Acadian Village and Friday Festival

We met some people briefly at the Bayou Teche brewery and ran into them Thursday night at Festival. They told us about a historic Acadian Village they’d visited and enjoyed. That was our Friday afternoon event before heading to downtown Lafayette. It’s a beautiful property and they’ve done a good job of creating what a small village would have been like. The buildings were all moved from other locations. There are several homes, a blacksmith shop, doctor’s office, church, general store.

The photo below was part of the historic documentation included in the buildings.
We saw these notices often when we were hiking the Caminho through smaller villages in Portugal – so still in vogue there.

Perhaps the unique band of this festival, that we heard, is San Salvador from a ery small hamlet, Sainte-Salvadour, outside of Avignon, France. Six friends (2 pair of siblings) who grew up together. Using just their voices, 2 drums, clapping, and a tambourine they create riveting harmonies that had me rapt and actually brought tears of emotion. Here is how Mark Sampson, who interviewed them and attended a workshop, describes: “Working in a call-and-response fashion, together they embellish the phrase with vibrato and variations of pitch, and build it by repetition into something hypnotic and trance-like.” Although completely different, both Ed and I were reminded of Dakha Brakha in terms of harmonizing and pitch. We would have gone to her them a second time the following day but for the cold rain and breeze which blew in just as we arrived downtown.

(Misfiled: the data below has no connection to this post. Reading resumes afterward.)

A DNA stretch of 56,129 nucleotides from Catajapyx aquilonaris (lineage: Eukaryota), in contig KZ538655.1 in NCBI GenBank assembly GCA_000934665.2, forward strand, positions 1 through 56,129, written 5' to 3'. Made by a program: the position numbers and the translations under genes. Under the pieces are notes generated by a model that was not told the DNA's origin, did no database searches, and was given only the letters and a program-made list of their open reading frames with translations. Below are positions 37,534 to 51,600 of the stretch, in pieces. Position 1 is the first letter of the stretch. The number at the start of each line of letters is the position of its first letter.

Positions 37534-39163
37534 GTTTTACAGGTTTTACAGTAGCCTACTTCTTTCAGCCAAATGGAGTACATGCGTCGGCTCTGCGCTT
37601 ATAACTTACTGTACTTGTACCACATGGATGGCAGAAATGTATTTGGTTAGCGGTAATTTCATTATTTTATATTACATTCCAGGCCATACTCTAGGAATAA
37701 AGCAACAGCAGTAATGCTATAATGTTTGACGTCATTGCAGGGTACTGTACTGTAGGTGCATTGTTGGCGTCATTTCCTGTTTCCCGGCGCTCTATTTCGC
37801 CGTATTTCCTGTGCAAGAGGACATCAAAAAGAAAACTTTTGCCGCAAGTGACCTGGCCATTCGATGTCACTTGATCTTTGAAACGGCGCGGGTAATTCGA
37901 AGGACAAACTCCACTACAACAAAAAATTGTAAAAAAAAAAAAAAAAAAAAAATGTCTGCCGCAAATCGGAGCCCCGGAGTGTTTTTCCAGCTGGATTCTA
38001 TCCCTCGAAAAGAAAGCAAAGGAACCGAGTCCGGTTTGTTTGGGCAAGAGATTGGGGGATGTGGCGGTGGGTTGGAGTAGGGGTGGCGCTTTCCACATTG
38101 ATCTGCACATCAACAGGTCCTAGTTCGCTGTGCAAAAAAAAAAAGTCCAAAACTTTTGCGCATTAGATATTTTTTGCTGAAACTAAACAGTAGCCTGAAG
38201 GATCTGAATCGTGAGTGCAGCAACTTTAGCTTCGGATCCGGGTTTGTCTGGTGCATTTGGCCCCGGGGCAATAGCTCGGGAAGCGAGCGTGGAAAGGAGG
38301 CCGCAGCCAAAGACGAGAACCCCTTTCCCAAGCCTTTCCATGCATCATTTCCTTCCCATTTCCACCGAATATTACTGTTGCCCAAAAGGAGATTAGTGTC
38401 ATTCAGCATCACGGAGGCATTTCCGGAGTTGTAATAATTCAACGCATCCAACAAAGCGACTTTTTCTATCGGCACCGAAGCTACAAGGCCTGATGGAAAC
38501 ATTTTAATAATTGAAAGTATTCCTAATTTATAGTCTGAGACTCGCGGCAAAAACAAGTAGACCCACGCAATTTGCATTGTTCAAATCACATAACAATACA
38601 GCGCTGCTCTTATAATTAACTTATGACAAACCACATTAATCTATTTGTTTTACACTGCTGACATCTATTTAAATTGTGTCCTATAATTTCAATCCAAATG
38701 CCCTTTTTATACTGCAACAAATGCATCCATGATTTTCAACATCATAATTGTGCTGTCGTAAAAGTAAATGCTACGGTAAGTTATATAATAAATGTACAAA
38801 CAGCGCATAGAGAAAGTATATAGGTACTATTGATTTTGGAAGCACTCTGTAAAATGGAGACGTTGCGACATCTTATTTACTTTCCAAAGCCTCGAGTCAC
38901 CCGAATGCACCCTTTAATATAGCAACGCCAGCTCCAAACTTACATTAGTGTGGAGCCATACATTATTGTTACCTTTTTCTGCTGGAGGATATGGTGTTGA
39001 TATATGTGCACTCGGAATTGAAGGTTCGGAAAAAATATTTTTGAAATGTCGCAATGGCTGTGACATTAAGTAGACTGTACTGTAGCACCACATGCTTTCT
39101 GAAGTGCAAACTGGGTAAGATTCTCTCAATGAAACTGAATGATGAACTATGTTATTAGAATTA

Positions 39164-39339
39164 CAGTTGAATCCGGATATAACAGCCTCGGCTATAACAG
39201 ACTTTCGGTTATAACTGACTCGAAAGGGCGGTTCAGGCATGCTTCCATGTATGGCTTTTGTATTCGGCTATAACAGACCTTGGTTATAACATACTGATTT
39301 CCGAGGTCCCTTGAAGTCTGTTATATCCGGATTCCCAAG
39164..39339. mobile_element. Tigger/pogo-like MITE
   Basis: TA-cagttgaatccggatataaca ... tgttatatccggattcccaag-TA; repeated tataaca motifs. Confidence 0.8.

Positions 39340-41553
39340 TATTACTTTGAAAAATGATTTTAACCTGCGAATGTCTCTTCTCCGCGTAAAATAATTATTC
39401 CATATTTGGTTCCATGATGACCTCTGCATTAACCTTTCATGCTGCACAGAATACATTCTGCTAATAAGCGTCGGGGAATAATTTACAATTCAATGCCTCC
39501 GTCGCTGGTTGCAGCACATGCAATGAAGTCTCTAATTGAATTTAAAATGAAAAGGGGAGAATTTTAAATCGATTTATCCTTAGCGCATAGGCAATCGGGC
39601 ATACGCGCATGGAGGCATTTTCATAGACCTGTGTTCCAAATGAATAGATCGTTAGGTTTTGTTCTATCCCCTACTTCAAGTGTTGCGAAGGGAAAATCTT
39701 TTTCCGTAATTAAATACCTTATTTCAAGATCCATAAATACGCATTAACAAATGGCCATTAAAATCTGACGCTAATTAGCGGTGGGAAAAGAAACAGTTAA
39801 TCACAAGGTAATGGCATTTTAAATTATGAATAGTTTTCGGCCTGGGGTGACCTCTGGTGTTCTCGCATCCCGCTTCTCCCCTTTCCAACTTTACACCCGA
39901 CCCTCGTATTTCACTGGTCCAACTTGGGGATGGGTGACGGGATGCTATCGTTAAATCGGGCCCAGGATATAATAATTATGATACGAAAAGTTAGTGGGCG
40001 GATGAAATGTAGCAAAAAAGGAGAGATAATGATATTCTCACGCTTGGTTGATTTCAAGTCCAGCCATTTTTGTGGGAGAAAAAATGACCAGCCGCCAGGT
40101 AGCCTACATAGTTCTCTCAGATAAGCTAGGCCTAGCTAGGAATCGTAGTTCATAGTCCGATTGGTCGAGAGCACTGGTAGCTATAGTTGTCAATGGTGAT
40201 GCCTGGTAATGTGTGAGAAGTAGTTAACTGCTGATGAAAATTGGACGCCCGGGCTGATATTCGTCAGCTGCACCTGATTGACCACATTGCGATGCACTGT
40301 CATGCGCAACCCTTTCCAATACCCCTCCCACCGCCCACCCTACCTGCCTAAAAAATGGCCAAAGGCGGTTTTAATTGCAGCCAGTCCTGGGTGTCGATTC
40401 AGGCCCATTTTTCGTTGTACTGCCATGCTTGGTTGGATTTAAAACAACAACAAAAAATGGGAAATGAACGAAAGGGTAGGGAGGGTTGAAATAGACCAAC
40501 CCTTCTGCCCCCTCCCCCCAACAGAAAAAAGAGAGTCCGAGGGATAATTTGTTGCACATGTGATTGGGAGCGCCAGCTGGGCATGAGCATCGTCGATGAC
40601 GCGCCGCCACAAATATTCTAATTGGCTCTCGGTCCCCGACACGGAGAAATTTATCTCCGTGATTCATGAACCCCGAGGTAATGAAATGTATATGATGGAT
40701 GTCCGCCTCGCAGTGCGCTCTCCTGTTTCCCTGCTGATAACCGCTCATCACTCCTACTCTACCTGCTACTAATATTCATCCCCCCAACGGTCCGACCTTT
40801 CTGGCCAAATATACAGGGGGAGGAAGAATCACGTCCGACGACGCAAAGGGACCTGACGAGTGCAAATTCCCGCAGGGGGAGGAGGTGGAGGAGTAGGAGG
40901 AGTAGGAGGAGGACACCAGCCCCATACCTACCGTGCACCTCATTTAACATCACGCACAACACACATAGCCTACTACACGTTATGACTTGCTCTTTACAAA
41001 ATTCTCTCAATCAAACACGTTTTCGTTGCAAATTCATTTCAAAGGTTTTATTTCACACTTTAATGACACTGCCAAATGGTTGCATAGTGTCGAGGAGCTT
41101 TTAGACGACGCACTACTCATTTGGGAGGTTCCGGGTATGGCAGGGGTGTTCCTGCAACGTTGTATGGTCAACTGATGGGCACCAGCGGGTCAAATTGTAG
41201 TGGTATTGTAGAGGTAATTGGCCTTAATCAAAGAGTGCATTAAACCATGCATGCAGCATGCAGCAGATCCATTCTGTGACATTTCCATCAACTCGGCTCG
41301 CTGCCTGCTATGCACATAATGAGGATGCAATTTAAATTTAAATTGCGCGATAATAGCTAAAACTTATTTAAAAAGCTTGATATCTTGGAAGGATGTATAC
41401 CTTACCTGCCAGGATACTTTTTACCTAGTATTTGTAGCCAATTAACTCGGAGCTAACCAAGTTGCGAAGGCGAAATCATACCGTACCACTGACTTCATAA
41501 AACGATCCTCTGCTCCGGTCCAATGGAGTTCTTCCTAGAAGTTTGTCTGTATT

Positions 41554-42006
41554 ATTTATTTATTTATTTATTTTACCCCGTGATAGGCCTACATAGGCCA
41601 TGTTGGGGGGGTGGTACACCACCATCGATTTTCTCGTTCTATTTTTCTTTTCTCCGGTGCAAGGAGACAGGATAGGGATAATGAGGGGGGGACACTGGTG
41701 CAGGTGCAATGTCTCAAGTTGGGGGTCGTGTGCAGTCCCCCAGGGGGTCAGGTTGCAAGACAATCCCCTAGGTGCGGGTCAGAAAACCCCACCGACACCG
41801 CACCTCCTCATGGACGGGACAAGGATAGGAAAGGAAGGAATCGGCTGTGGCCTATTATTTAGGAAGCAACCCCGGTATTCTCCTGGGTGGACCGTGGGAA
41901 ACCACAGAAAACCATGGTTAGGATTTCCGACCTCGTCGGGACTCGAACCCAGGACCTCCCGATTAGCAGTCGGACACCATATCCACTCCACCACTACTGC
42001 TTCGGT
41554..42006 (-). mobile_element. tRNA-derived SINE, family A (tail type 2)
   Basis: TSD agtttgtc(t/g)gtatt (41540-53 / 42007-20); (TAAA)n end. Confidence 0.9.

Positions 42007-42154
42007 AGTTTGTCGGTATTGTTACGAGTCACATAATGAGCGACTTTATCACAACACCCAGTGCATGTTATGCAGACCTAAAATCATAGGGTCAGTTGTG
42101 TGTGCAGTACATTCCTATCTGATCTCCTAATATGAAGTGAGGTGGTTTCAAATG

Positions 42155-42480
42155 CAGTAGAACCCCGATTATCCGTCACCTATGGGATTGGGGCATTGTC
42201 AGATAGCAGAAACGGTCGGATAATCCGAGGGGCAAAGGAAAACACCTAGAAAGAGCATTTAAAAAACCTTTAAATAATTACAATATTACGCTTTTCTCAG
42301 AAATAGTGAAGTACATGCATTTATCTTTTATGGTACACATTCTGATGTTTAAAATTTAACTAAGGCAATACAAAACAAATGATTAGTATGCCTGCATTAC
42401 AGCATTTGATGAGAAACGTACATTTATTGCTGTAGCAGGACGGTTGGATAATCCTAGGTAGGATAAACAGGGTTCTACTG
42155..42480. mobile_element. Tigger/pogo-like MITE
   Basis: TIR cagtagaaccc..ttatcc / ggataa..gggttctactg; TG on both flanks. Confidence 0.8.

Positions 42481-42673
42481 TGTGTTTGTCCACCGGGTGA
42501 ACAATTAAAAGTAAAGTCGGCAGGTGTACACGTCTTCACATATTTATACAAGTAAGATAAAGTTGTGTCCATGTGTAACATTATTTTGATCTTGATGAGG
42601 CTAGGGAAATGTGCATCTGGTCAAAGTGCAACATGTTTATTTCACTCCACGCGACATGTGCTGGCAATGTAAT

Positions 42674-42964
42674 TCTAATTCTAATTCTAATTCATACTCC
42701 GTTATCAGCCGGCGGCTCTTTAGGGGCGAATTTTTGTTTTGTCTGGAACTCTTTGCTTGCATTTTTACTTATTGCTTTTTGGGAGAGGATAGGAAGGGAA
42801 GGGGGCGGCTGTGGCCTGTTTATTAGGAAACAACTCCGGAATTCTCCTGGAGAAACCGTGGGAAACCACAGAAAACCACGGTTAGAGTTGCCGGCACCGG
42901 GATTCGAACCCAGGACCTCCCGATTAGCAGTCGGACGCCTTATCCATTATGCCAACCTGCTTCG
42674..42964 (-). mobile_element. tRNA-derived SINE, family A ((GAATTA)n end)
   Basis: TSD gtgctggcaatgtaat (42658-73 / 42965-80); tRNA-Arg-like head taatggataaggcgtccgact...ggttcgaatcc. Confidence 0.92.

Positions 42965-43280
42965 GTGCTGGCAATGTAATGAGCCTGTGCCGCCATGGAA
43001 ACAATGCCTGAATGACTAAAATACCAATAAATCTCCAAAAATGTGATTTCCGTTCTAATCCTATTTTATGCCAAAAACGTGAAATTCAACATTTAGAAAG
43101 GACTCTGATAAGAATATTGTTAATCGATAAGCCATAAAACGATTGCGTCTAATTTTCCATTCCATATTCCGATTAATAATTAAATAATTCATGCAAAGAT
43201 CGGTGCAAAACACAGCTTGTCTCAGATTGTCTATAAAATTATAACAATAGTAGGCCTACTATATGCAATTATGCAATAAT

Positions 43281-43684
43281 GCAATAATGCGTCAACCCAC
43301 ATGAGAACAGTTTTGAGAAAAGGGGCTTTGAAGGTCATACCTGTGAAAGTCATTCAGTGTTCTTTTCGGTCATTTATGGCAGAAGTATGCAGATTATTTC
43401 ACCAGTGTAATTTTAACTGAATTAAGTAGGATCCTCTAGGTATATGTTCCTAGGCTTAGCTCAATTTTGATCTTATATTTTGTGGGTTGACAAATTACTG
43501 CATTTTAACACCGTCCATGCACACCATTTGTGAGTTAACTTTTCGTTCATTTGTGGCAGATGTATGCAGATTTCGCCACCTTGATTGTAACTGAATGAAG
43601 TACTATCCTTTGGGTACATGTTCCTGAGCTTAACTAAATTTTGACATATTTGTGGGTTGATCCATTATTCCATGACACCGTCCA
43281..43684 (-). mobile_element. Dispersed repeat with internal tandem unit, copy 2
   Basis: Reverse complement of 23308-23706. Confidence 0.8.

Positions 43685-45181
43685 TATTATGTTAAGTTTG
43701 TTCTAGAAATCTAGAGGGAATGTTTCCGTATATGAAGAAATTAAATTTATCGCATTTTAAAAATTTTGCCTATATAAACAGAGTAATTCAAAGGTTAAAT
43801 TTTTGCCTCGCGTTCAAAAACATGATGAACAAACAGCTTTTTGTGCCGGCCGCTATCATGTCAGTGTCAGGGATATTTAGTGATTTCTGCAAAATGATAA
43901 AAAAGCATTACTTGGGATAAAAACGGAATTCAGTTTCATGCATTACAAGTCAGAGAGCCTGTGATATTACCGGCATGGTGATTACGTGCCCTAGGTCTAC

I could have moved for a better photo, but I was rooted; mesmerized.

We braved it for the walk in and to a stage, but it was just too uncomfortable. Home we went to return later, which while still cold and blowy was at least dry. I warmed up real fast dancing to Corey Ledet and then Rockin’ Dopsie, Jr. – both zydeco masters. Dopsie, in fact has lots of credits to his name, music used in films and recording with Paul Simon on his Graceland album. I don’t know how old he is, but man can he move, including dropping to a split and bouncing back up. He’s a real entertainer! So glad we saw him here as we missed him at French Quarter Festival.

Dopsie, Jr. (pronounced Doopsie)
His band – lots of cousins

Closing out our night was Lisa LeBlanc who we also heard the night before. She’s from New Brunswick. Again, an energetic entertainer, full of life and laughter and humor. She describes the cuisine of her area as grey. No spices, just salt. Everything is boiled. Even has a song about it. Her band was tight. They all just semed like they have a helluva good time together. Another thing we really appreciated: before their encore, Lisa left the stage. The bass player then introduced the crew, starting with support. He really took his time introducing band members all the while playing background riffs. Then Lisa came out for the finale. It was raucous fun!

Lisa and band – sorry I cut the bass guitar guy off.

And that was a rap for us!

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